Successful real estate investors train themselves how to look at property through the eyes of an investor, not the eyes of the consumer. Essentially, that means they have the ability to consider and evaluate real estate investments without getting emotionally attached to them.
The first time I walked through a potential investment property you should have seen the expression on my face. I was visualizing what it would be like to live in that particular property and since it would be in a low or moderate income neighborhood and in need of repair, the image that I was seeing was not very appealing.
It took awhile for me to get used to this sort of thing and I had to repeatedly say to myself “I’m not going to live here”. After the real estate investment property “shock” wore off, I was able to see with a different set of eyes. That was the most difficult hurdle to jump over and I bet you experience the same thing.
I then started viewing these properties as opportunities instead of headaches and was looking to find places that needed more work rather than less. It makes going to the table to negotiate that much more in my favor since there tends to be more work needed before tenants could move in.
A prime example is one of my more recent purchases in Albuquerque. I flew over there with a list of 15 potential properties to evaluate and ended up getting a great deal on 4-plex that needed about $10000-$15000 in fixing up. I offered under asking price at $170,000 and the seller accepted. Similar multi-family dwellings were selling around $200,000 so I knew even if I had to put in $15,000, I’d still end up ahead. Prior to the offer I calculated a $500 positive cash flow each month once all four units were rented out. The numbers worked so I pulled the trigger.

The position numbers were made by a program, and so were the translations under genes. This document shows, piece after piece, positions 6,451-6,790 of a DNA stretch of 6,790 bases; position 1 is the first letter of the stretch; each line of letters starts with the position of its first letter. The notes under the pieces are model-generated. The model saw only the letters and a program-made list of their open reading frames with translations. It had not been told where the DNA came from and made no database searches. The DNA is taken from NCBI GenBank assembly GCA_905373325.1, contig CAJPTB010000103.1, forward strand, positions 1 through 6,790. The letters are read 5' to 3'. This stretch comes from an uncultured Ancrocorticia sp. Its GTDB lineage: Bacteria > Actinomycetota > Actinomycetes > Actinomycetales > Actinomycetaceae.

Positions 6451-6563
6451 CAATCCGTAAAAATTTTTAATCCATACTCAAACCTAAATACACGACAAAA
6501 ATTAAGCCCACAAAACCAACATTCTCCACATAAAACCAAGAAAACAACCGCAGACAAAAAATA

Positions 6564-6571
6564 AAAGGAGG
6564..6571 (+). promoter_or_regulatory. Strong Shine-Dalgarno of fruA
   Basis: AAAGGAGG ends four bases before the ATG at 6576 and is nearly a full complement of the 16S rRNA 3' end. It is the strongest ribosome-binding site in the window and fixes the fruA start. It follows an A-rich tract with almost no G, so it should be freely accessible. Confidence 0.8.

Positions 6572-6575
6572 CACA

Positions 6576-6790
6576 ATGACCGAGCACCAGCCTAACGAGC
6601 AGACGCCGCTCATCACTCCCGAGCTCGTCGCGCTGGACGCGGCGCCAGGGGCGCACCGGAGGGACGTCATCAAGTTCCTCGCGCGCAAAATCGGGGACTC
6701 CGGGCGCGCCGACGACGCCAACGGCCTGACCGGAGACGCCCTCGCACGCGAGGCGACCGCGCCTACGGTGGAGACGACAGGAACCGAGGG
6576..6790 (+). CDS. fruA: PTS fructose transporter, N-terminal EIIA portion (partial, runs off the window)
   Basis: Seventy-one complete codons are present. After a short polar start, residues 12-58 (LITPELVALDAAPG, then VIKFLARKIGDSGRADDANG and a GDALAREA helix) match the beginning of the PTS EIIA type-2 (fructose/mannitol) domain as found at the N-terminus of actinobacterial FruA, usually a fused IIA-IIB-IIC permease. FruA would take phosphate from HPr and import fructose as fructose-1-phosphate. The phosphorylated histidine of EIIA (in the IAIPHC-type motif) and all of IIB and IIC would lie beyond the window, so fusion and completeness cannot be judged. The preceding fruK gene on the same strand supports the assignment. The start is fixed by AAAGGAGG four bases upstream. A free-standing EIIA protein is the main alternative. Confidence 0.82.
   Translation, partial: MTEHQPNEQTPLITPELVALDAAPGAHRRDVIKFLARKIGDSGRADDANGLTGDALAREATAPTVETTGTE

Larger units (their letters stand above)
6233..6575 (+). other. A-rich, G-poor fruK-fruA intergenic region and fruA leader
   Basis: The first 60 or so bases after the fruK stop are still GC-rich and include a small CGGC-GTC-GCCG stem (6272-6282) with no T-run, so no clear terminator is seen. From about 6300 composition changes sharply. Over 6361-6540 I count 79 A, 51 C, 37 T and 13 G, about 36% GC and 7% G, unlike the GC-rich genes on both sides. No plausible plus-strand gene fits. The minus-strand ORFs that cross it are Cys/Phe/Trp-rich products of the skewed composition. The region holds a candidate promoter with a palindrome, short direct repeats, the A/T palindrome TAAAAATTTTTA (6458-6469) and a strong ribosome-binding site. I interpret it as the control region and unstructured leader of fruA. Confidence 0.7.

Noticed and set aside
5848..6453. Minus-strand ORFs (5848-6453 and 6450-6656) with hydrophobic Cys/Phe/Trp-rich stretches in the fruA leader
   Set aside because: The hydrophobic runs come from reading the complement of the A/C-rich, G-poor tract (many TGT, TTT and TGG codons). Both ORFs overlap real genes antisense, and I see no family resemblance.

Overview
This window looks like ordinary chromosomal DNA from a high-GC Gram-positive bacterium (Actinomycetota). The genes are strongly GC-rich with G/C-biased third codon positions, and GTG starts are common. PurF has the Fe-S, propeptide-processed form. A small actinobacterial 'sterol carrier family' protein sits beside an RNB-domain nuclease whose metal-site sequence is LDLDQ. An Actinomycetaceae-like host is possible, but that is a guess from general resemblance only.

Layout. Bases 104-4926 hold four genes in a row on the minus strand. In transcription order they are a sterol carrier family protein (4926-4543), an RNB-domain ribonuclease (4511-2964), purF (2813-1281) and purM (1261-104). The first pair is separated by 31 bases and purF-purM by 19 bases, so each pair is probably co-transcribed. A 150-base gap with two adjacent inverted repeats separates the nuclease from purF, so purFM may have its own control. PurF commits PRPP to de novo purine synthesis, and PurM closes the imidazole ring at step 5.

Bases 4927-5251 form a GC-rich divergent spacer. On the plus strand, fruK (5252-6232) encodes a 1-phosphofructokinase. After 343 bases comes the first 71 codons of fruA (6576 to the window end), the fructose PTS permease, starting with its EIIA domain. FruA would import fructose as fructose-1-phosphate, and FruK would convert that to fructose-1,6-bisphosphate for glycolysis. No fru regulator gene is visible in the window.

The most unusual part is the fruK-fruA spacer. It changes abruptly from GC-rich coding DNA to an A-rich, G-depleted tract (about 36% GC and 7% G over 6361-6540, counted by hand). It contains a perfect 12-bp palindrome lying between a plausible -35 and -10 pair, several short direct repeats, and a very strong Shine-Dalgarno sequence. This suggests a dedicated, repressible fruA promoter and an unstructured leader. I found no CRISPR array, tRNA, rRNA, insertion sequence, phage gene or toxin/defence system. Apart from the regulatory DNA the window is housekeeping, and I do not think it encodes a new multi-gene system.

There is a big difference between how you look at investment property and how you look at a property you plan on buying for yourself. The property you’re buying to live in needs to suit your personal preferences and lifestyle. When you’re buying a property as an investment, it’s all about the numbers and not so much the looks. There’s nothing a new coat of paint and carpet can do to change the appearance of a rundown apartment building. All those minor things just take a little extra cash which you can write off as part of the investment.
So what will it cost and how much revenue will generate? It’s an easy formula to figure this out. If the numbers work, you buy the property. If they don’t work, you don’t buy. Just make sure your “investor eyes” are seeing clearly and you don’t get caught up in an emotional battle.